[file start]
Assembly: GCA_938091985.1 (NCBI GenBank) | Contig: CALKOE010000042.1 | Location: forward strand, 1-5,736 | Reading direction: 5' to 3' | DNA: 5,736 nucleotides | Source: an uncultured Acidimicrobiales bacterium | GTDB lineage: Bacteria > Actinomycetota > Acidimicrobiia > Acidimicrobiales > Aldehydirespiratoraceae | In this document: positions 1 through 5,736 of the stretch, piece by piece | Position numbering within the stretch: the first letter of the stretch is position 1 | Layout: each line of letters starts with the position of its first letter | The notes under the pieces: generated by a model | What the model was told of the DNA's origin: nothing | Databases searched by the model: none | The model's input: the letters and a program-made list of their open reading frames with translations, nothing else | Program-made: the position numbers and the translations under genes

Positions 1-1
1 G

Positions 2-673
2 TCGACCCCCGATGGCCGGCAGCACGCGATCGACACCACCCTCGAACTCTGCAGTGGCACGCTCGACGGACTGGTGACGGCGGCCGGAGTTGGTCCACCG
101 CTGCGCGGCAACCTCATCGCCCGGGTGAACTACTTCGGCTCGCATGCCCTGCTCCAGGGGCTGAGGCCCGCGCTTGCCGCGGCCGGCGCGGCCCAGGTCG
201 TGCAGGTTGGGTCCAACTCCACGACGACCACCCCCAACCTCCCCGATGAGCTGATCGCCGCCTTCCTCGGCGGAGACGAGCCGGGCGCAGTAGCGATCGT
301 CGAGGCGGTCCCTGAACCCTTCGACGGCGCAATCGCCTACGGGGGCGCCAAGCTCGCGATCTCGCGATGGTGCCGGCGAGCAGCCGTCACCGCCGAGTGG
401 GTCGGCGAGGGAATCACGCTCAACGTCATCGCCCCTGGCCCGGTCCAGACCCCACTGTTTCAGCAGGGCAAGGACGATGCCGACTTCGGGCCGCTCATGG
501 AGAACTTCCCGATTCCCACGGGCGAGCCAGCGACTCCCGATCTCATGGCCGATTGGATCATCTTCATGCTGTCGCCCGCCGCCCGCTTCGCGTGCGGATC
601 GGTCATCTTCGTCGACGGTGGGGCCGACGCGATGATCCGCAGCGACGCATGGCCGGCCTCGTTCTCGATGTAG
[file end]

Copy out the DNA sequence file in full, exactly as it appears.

Assembly: GCA_938091985.1 (NCBI GenBank) | Contig: CALKOE010000042.1 | Location: forward strand, 1-5,736 | Reading direction: 5' to 3' | DNA: 5,736 nucleotides | Source: an uncultured Acidimicrobiales bacterium | GTDB lineage: Bacteria > Actinomycetota > Acidimicrobiia > Acidimicrobiales > Aldehydirespiratoraceae | In this document: positions 1 through 5,736 of the stretch, piece by piece | Position numbering within the stretch: the first letter of the stretch is position 1 | Layout: each line of letters starts with the position of its first letter | The notes under the pieces: generated by a model | What the model was told of the DNA's origin: nothing | Databases searched by the model: none | The model's input: the letters and a program-made list of their open reading frames with translations, nothing else | Program-made: the position numbers and the translations under genes

Positions 1-1
1 G

Positions 2-673
2 TCGACCCCCGATGGCCGGCAGCACGCGATCGACACCACCCTCGAACTCTGCAGTGGCACGCTCGACGGACTGGTGACGGCGGCCGGAGTTGGTCCACCG
101 CTGCGCGGCAACCTCATCGCCCGGGTGAACTACTTCGGCTCGCATGCCCTGCTCCAGGGGCTGAGGCCCGCGCTTGCCGCGGCCGGCGCGGCCCAGGTCG
201 TGCAGGTTGGGTCCAACTCCACGACGACCACCCCCAACCTCCCCGATGAGCTGATCGCCGCCTTCCTCGGCGGAGACGAGCCGGGCGCAGTAGCGATCGT
301 CGAGGCGGTCCCTGAACCCTTCGACGGCGCAATCGCCTACGGGGGCGCCAAGCTCGCGATCTCGCGATGGTGCCGGCGAGCAGCCGTCACCGCCGAGTGG
401 GTCGGCGAGGGAATCACGCTCAACGTCATCGCCCCTGGCCCGGTCCAGACCCCACTGTTTCAGCAGGGCAAGGACGATGCCGACTTCGGGCCGCTCATGG
501 AGAACTTCCCGATTCCCACGGGCGAGCCAGCGACTCCCGATCTCATGGCCGATTGGATCATCTTCATGCTGTCGCCCGCCGCCCGCTTCGCGTGCGGATC
601 GGTCATCTTCGTCGACGGTGGGGCCGACGCGATGATCCGCAGCGACGCATGGCCGGCCTCGTTCTCGATGTAG